No longer do test takers merely analyze, synthesize, and evaluate—now they must know things like world view and literary analysis. Cite strong and thorough textual evidence to support analysis of what the text says explicitly as well as inferences drawn from the text, including determining where the text leaves matters uncertain. Determine two or more themes or central ideas of a text and analyze their development over the course of the text, including how they interact and build on one another to produce a complex account; provide an objective summary of the text. Analyze the impact of the author’s choices regarding how to develop and relate elements of a story or drama (e.g., where a story is set, how the action is ordered, how the characters are introduced and developed). And so forth.
Again, though most homeschoolers will have nothing to fear. The truth is, once we look at the monster we realize he is really no big deal. The truth it, it would be a poor curriculum indeed that did not meet and surpass Common Core objectives! Still, just to be safe, students should take a language arts course that emphasizes critical thinking and literary analysis. And they should take a look at the test. Carefully.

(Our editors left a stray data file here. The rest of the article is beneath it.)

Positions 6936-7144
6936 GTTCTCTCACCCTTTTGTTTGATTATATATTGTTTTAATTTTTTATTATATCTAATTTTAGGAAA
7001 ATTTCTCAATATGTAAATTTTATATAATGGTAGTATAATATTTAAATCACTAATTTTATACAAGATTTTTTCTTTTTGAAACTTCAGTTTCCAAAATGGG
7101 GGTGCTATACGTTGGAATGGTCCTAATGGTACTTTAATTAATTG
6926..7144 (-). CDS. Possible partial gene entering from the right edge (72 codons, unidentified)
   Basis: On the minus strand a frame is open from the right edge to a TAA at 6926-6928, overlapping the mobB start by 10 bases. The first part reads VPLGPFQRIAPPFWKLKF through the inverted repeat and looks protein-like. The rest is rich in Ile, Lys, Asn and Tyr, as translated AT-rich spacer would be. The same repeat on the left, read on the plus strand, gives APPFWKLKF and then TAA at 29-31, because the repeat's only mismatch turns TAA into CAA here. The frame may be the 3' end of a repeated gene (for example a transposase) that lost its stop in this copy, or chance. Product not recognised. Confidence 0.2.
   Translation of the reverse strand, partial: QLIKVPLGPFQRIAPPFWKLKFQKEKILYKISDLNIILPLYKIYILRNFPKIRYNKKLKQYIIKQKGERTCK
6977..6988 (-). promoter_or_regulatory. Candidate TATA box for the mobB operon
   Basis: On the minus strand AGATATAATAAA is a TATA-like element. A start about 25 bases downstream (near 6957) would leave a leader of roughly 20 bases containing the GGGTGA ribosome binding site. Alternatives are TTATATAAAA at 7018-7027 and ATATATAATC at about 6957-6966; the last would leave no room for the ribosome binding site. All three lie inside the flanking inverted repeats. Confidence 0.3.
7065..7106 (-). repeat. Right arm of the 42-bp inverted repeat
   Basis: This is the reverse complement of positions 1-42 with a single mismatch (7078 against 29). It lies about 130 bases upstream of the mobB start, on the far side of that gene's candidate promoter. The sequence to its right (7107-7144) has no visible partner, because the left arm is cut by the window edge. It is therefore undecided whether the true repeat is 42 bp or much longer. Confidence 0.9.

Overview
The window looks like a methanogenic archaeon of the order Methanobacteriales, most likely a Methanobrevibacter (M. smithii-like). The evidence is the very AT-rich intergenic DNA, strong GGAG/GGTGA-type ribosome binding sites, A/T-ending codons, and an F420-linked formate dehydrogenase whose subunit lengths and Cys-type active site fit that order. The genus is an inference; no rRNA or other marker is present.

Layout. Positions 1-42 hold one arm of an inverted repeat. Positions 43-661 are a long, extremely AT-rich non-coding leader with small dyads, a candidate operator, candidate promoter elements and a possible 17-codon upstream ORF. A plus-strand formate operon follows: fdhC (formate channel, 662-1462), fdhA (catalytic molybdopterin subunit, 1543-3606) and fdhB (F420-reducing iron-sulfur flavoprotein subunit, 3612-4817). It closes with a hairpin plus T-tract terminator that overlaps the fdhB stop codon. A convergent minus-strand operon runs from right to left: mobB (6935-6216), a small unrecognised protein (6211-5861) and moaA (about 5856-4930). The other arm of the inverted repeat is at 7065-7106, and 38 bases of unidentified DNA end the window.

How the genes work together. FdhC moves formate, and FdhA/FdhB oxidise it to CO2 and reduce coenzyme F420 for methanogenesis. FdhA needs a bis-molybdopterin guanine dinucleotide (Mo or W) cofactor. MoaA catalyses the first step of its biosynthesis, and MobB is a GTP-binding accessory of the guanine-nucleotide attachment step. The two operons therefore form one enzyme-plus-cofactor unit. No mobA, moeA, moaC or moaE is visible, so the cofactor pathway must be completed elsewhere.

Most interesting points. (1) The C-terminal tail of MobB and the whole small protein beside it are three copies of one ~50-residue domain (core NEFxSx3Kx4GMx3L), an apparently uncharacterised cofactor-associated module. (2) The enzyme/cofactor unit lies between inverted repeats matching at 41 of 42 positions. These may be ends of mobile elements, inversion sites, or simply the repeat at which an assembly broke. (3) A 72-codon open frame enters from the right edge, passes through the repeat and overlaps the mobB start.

Now, down to specifics.
Instead of arcane “SAT words” (depreciatory, membranous), the vocabulary definitions on the new exam are those of words commonly used in college courses, such as synthesis and empirical. Does that mean the vocabulary on the SAT is changed? Not really. Does that mean preparation should be different? Not really. Students should still read good books and learn Greek and Latin roots.
- The essay, required since 2005, became optional. Those who choose to write an essay will be asked to read a passage and analyze the ways its author used evidence, reasoning and stylistic elements to build an argument. Okay, but I bet you that the best schools will still require it. We homeschoolers hope so, because presently homeschoolers are the best writers in the country. It is fairly easy to improve a score on the writing portion of the coaching resistant.
- The guessing penalty, in which points are deducted for incorrect answers, was eliminated. I like that. Nice. I cannot prove it statistically, but most of my homeschool students are good guessers. I think it is related to their calm, Christ-centered approach to the exam.